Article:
The added fun is a group of six stations on the light bollards with trivia questions and their answers. These have been diligently researched and posted by the Bartruffs. We learn something every Tuesday that we go. Walkers also get to see, talk with and smile at folks they don’t see day to day in their particular interest groups.

When the weather is toasty and legs in shorts are seen around the loop, there is often a water dispenser and cups at the table at the Aquatic Center where all this is happening. One Tuesday, there was a wonderful plate of fruit to help with energy. And now that it is Pea Patch season, lemon zucchini cookies are a treat. The furry walkers can enjoy water from bowls placed at two homes around the loop.

Walkers should wear their SARA buttons and your name tag will help new and other folks learn your names. It is after all a “talk the loop” group as some have named it.

The campus is abloom now and walking gets you all the colors of the hydrangeas. We enjoy how something is always blooming around campus.

So, bring your new neighbors to introduce them to a fun activity in the summer. The last walk always has a treat scheduled and don’t miss that! Catch up on the news of other neighborhoods. Just enjoy the end of the day with a leg stretcher. Happy walking!!!!

Sandy Bio

 

A Resident’s Perspective – A Quiet Gem

Written by Panorama resident, Sandy Bush. June 2017

There are so many wonderful happenings at Panorama, but if you’ve not discovered The Readers Theater, make a note of it for fall. They are a wonderful group of folks who read aloud for a lovely hour one Monday a month. I have been to all but two of these since moving to Panorama in 2013! This is an activity that is posted in the “Activities and Events” section of our monthly Panorama news publication. The Readers Theater is “dark” now until September, as they take the summer off.

I often think the productions are un-heralded. The auditorium is in the lower level of Quinault building and is usually the venue that produces these. This seems an under-publicized event and I have never been disappointed in the selections.

Themes vary and the directors of the readings change from month to month. The recent readings from the various tribes of NW Washington were particularly well done. My husband even went with me. Often, serious subjects are shared.

Sometimes they read poetry, sometimes vignettes, and sometimes short passages from known or unknown sources. The changing directors pick the topic and the readings. Many times, the choices are outright hilarious. The closing Readers Theater selections for this season were “Aging…It Beats the Alternative.” Much laughter followed the selections. We are all there, been there or are going there!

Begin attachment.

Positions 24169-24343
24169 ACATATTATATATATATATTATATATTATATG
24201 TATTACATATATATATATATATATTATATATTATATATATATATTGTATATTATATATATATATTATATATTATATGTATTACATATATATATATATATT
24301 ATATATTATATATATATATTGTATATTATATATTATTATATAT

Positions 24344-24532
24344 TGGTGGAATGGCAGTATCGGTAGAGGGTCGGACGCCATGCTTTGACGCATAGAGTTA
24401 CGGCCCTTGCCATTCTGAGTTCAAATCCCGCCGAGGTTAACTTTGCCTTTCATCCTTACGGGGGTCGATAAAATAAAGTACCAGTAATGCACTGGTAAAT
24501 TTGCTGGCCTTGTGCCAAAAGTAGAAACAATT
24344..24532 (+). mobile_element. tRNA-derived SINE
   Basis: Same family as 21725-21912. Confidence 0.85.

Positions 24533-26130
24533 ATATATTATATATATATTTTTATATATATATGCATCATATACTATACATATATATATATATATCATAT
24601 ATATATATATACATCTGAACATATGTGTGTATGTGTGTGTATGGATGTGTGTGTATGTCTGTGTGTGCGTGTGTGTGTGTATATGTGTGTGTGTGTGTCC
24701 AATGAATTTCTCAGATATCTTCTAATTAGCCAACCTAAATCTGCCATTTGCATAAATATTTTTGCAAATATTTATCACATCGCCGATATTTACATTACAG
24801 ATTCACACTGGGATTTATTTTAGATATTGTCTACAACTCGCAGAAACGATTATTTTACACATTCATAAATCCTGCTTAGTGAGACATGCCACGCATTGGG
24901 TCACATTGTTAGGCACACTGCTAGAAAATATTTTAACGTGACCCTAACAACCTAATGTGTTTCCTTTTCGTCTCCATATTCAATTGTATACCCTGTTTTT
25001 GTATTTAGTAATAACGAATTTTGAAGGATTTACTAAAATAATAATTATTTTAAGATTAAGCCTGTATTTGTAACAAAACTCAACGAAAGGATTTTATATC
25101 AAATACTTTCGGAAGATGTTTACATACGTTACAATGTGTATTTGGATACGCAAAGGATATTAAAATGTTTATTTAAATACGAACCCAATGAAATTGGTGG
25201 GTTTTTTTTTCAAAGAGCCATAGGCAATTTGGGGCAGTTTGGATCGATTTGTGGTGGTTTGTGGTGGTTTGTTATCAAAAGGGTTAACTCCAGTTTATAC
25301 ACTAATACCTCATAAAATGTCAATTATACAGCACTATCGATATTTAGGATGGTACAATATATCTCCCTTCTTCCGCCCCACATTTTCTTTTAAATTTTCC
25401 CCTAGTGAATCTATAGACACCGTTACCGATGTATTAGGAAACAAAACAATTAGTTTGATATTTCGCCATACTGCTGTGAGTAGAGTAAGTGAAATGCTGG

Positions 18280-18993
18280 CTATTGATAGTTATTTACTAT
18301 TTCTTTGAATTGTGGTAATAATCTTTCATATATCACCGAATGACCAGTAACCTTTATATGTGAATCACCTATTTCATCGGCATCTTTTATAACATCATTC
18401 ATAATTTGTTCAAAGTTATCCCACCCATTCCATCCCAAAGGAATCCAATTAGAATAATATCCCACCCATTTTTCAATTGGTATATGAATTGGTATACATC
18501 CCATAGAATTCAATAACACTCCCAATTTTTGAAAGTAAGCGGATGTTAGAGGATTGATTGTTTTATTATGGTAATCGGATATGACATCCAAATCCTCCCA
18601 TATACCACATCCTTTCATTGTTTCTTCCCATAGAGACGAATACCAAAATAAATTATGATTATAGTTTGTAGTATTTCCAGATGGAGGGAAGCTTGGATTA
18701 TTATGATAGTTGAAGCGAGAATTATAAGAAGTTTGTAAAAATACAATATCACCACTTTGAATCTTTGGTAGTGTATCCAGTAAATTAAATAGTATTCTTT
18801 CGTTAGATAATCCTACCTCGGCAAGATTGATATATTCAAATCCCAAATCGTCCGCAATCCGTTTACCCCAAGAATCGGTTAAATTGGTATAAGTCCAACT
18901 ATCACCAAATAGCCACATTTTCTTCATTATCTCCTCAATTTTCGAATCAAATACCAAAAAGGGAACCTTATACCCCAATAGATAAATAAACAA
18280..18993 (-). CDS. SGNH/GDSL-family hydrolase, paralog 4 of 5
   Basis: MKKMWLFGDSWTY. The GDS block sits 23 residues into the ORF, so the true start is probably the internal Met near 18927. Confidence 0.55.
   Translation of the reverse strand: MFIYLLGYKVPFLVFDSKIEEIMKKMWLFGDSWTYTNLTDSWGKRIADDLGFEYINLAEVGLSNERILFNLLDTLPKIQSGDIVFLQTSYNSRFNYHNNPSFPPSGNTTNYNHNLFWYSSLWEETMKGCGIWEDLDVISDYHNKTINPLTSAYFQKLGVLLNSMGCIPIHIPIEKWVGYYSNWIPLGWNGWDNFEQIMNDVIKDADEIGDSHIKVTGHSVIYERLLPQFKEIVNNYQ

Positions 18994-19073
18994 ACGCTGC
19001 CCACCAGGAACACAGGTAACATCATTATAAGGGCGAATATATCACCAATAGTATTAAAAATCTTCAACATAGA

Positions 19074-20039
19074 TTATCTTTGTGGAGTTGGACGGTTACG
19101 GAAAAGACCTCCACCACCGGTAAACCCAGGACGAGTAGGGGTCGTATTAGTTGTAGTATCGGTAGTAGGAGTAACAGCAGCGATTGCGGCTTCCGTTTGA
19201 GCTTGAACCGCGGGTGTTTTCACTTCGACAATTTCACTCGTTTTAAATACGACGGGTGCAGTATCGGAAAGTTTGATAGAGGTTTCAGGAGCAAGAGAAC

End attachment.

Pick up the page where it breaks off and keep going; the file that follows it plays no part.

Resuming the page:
The readings are recorded and televised; the microphones make it easy for even some of us who are hearing-impaired to enjoy it. If you’d like to join them in presenting, they would love to have you. No, I am not recruiting, but it is a lovely way to meet folks and you don’t have to memorize a thing!!!

When September rolls around, and we KNOW how fast time flies, give a thought to joining folks enjoying Readers Theater. You won’t be disappointed.

Sandy Bio

A Resident’s Perspective – The Freak Storm

Written by Panorama resident, Sandy Bush. May 2017

The freak storm…..

In the long ago and far away, we grew up in the Midwest. We knew electrical storms and in many ways, that was a big decider for me to relocate to the west coast. My husband from Indiana loved watching them roll through back then.

I have never been in or under a “micro-burst” such as we just had in this spring month of May!!! People will talk about it for a long time. And we at Panorama fared so much better than the greater Lacey/Olympia area. We measured 1 ½ inches of rain in a very short time…perhaps about an hour. The skies were amazing. Below is a picture of mammary clouds, which are descriptive and often herald tornadoes.

SkyChange_Microburst

What these clouds heralded was straight line winds that funneled down our street from the SW. Many trees were affected in Panorama, but Thurston County as a whole fared far worse. The below is a large limb that blocked our Loop Street. We so love the big trees and Panorama keeps close watch on the health of these beauties. This storm was too violent for even healthy trees. This limb was a perfectly healthy off-shoot and came down with big sound.

Fallen Tree_Microburst

Many residents reported damage and these were logged by reception and Security. Security drove the neighborhoods to rate safety of access for limbs and trees down. It wasn’t more than an hour later that folks were out clearing the roads and trying to open the drains that appeared clogged keeping water at high levels on our streets. It turned out that the city water system couldn’t handle all the rain, and it wasn’t just local clogs. In two hours time, waters were receding and leaving all roads with a plethora of detritus.

Downspout_Microburst

The downspouts on our home couldn’t handle the deluge and resulted in many pouring waterfalls off the eaves.

Street Flooding_Microburst

This would seem to be “Lake Woodland.”  And while waters crept up the driveways, we never felt in real danger of flooding. Panorama concrete and driveways are designed to take run-off to funnel it away from structures. This is so important in our NW when big rains come.

Sandy_Microburst